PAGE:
Volkswagen is less flexible with the GTI Original, there’s still Eco, Normal, and Sport settings, plus an Individual mode, but only steering, throttle and fake engine noise can be tweaked, with less noticeable steps in between settings.

Fiddling with the Hyundai’s N-custom mode means finding the right mix for any road, but for the most part, Sport plus exhaust, engine and diff settings gave brilliant performance hand-in-hand with Normal suspension, making for a potent commuter hatch with a much better ride.

It’s details like those that divide these two competitors, as both utilise a fairly segment-typical MacPherson strut front and multi-link independent rear suspension layout, but whereas the Hyundai comes with adaptive dampers, the Volkswagen does not.

There’s a difference in tyre specification too, with 225/40R18 Bridgestone Potenzas on the Golf and slightly wider 235/35R19 Pirelli P Zero rubber on the i30.

As sporty hatchbacks, both get a firm suspension tune. The Golf GTI feels Euro firm, which means initial compliance is rather abrupt, but over bigger bumps and potholes there’s more give. By contrast, the i30 N can dance over minor imperfections more easily, but at speed things feel much tighter.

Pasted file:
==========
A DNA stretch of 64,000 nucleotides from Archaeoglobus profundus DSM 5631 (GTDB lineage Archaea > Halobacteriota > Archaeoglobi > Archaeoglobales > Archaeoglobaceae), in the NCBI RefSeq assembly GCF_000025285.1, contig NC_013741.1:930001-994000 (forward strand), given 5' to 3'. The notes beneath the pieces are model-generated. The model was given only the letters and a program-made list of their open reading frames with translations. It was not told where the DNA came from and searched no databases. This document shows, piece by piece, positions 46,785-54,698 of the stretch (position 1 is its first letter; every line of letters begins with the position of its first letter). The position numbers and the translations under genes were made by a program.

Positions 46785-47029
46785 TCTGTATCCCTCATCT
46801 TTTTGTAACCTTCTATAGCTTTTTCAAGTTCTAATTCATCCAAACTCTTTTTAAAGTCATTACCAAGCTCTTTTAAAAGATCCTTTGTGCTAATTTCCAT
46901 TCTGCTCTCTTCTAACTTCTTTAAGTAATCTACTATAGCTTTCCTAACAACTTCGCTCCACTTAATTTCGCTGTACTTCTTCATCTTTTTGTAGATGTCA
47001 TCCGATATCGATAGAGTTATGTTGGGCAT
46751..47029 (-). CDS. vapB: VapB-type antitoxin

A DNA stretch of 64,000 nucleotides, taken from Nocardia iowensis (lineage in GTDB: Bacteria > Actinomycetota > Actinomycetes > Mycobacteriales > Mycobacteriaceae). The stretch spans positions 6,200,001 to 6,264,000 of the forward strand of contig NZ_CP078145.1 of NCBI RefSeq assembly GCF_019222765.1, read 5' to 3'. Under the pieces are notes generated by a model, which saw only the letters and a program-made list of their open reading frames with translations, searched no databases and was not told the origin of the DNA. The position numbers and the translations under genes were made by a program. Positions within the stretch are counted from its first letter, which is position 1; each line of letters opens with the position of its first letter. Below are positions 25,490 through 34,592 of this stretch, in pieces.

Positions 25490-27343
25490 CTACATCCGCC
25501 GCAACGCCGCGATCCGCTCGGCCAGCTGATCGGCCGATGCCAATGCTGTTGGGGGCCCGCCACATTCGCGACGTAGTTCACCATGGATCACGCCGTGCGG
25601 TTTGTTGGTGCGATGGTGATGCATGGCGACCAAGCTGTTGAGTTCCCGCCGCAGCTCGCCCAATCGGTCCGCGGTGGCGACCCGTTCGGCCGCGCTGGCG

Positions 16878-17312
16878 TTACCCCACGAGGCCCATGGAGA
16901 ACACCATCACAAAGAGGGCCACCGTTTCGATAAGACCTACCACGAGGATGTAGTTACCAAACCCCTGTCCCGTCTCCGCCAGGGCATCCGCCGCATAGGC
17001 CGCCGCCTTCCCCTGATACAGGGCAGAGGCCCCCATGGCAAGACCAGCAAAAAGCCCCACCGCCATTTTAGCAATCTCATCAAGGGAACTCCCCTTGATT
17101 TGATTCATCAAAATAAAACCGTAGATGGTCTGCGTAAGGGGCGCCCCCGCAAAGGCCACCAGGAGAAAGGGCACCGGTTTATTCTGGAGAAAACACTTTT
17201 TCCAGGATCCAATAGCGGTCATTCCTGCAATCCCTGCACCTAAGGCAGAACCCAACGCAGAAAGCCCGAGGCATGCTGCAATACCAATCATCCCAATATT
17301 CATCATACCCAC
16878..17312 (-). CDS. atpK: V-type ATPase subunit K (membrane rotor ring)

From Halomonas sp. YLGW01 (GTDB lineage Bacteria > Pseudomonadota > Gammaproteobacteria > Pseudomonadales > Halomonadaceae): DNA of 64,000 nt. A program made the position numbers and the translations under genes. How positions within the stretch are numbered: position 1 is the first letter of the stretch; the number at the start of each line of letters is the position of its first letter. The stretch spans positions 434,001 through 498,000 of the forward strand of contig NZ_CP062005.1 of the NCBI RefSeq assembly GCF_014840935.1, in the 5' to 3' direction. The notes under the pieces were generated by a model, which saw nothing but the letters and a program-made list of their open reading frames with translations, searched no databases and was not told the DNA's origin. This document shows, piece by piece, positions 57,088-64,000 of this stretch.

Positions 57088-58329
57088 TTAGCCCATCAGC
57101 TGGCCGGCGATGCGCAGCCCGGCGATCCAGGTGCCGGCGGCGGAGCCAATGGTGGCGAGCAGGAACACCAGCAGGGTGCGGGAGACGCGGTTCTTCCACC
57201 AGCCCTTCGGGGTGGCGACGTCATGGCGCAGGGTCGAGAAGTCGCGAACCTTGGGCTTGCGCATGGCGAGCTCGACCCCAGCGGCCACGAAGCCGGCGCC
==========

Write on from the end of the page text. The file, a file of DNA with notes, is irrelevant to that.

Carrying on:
Overall development work on the chassis tune for the Hyundai was led by Albert Biermann, formerly the head of BMW’s M division, but Australian-delivered cars get a slightly different final tune softened off just a touch to deal with the worst of local roads.

Impressively, though, the i30 N was able to generate face-tugging acceleration speeds out of corners: all grip, all the time. In its presence, the softer, slower Golf GTI failed to match pace or dynamic finesse.

The Golf isn’t off the pace, nor out of its depth by any means, but Hyundai’s new upstart goes further, putting day-to-day ease of use fractionally behind outright ability.

Steering in the Hyundai is near telepathic with a direct feel, although finer feedback gets diluted slightly. The Volkswagen doesn’t feel as direct through the wheel, nor as weighty in Sport mode, but does give the driver a touch more info about what’s happening under the tyres.

Perhaps not as vital to the dynamics picture, but worthy of consideration nonetheless, is road noise. Neither of these cars is whisper quiet over Australia’s coarse road surfaces, but as a big-mile cruiser, the GTI edges out the i30 slightly.

Hyundai’s selectable drive modes also make a genuine difference to how the car feels and reacts. Leave everything in Normal mode and you could be fooled into thinking you’re behind the wheel of a run-of-the-mill hatch. Amp up through the settings and the ride firms while steering requires more involvement.